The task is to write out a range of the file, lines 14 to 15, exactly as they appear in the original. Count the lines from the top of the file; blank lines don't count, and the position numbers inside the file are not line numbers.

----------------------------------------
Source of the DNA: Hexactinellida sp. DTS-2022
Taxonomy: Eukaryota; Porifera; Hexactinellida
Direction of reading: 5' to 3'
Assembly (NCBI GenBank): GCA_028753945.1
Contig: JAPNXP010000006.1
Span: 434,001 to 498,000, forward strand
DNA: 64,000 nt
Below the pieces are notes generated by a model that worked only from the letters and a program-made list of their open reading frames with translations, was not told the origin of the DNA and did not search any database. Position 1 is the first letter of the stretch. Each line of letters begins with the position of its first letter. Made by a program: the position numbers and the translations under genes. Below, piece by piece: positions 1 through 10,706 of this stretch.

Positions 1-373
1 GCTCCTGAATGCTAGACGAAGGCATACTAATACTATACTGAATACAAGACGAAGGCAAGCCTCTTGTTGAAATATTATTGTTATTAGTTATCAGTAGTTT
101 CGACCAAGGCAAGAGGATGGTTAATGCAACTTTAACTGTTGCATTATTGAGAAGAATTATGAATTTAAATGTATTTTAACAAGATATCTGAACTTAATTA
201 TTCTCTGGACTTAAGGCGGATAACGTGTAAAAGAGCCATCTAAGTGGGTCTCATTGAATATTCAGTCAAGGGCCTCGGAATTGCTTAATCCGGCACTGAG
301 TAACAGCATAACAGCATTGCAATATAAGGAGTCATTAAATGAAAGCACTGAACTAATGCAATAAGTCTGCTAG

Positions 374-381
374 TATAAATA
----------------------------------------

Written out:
Positions 374-381
374 TATAAATA